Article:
The highest quality milk I've ever drank was created by explicitly NOT following the conventional methods of milk production, including some that Tim has advocated.
One wonders, will there be room for the miguel's and milk farmer's of the industry in the FTCLDF? Or will they just morph into another AMA? It is quite possible that the result of all this may be the increased availability of raw milk, but at the cost of farmer livelihoods and freedom. Like I've said before, the state's primary concern is control and power. They can and will make peace with raw milk should the farmers capitulate to slavery.
Liberty or Death.
Max Kane was able to get some emails through FOIA between DATCP and FDA that were VERY revealing.
"Bill Marler will start to pick on CAFO's and there will be peace on earth."
Those are where the REAL problems lie!
I would love to see more respect on this blog by commenters.
(no name calling or put-downs)
On one hand, I am bothered by fact that they are being called, "national standards" and were drafted in secrecy – without the knowledge of FTCLDF members, in particular.
On the other hand, when I was beginner to milking animals, I appreciated it when others posted their standards – it was a great way for me to see what others were doing, try various systems and then settle on my own process.
The key point though was there were many posted standards that did not work for me – and usually the issue was scale related – I started out hand milking one goat. I wanted to do it as safely as possible but did I really need a separate septic system in order to be clean?
Another issue that often cropped up was the tendency for folks to add a lot "fluff" to the standards –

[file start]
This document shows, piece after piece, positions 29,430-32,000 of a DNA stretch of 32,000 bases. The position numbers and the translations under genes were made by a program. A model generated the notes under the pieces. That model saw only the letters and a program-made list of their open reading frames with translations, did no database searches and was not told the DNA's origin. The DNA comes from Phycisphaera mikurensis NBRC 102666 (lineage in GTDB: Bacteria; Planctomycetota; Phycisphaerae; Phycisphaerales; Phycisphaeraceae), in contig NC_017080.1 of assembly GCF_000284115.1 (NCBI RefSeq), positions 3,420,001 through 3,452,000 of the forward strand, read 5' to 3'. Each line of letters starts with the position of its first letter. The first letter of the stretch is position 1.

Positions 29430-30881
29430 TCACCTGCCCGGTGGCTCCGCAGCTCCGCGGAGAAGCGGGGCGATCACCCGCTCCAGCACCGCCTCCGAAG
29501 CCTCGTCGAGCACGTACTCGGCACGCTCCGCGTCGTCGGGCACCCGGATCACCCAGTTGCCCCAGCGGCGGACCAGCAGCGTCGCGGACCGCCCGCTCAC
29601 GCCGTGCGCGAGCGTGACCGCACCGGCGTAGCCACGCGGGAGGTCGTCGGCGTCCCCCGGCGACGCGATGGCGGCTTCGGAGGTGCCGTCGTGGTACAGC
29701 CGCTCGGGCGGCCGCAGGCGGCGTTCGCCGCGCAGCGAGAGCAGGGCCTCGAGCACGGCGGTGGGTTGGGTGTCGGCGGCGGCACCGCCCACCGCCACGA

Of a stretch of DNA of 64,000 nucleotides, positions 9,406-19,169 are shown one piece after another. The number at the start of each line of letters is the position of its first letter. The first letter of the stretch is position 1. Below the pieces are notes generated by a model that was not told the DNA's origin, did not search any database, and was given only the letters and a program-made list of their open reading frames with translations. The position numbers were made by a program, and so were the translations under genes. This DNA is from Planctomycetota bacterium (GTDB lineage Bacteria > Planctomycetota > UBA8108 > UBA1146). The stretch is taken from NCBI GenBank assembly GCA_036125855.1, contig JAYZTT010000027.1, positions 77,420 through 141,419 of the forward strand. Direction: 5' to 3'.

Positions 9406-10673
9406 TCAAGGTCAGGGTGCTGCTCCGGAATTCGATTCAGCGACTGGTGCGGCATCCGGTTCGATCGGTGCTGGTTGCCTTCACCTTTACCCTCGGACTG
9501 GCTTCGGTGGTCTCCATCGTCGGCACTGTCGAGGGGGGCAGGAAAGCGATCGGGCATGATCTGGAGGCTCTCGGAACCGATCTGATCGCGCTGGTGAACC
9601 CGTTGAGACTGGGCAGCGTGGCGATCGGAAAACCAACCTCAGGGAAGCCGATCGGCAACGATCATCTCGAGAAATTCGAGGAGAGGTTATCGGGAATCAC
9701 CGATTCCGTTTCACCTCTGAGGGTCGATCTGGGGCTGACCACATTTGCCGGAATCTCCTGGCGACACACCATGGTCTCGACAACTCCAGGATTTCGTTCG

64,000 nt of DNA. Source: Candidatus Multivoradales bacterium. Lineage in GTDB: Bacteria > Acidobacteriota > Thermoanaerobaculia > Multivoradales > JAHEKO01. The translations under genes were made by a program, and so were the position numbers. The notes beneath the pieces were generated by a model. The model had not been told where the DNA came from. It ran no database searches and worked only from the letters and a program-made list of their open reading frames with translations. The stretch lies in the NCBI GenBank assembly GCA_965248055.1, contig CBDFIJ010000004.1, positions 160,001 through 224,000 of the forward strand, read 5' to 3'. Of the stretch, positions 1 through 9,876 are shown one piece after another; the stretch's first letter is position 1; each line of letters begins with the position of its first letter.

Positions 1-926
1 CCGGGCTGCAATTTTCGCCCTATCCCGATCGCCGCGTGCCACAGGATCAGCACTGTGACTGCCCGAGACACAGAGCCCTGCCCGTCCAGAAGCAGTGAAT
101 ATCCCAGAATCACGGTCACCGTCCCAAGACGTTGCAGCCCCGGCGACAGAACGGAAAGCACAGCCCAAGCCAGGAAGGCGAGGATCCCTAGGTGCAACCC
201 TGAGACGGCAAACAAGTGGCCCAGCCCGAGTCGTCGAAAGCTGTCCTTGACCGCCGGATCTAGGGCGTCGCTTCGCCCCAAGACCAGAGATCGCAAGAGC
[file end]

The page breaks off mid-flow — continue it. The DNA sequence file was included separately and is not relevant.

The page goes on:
Reading through list of "issues" found on the Hartmann farm, and some of the dubious Meadowsweet "infractions" had me scratching my head.
If might be "nice" to have a requirement that there will be no cobwebs on the rafters of an outlying barn – but is it really pertinent? Are there pathogens in cobwebs? How far away does that barn have to be to matter? if you say 300 ft., then what happens if a farm has a neighbors barn within 300 feet? If you don't know the answer, don't make it part of a standard.
I like Salatin's example from "You Can Farm" – Good enough is just perfect.
Many standards I've seen are based on some arbitrary idea –
awhile back the State of Florida was chopping down citrus trees on private property if they were within X number of feet from a tree infected with canker. One day it came out that the state had no idea how many feet canker could spread. Irreplaceable trees had been destroyed based on a guess. We also learned that the inspectors who were going around checking trees for canker, were actually spreading the disease. This was not so long ago that they can claim they shouldn't have known better.
So who will make judgements about compliance? How will this be done while guaranteeing the biosecurity of property? Will it be financially lucrative for any
"inspector" to find infractions? Will the standards be written with the schmuck behind the counter at Department of Motor Vehicles in mind – meaning, are we mindful that we will be subjecting someone, somewhere to a grumpasaurus/tyrant inspector? Standards that are vague or subjective give too much power to such people.
My last concern is who stands to be enriched by these standards? And why is it that most "standards" in my life require me to buy something?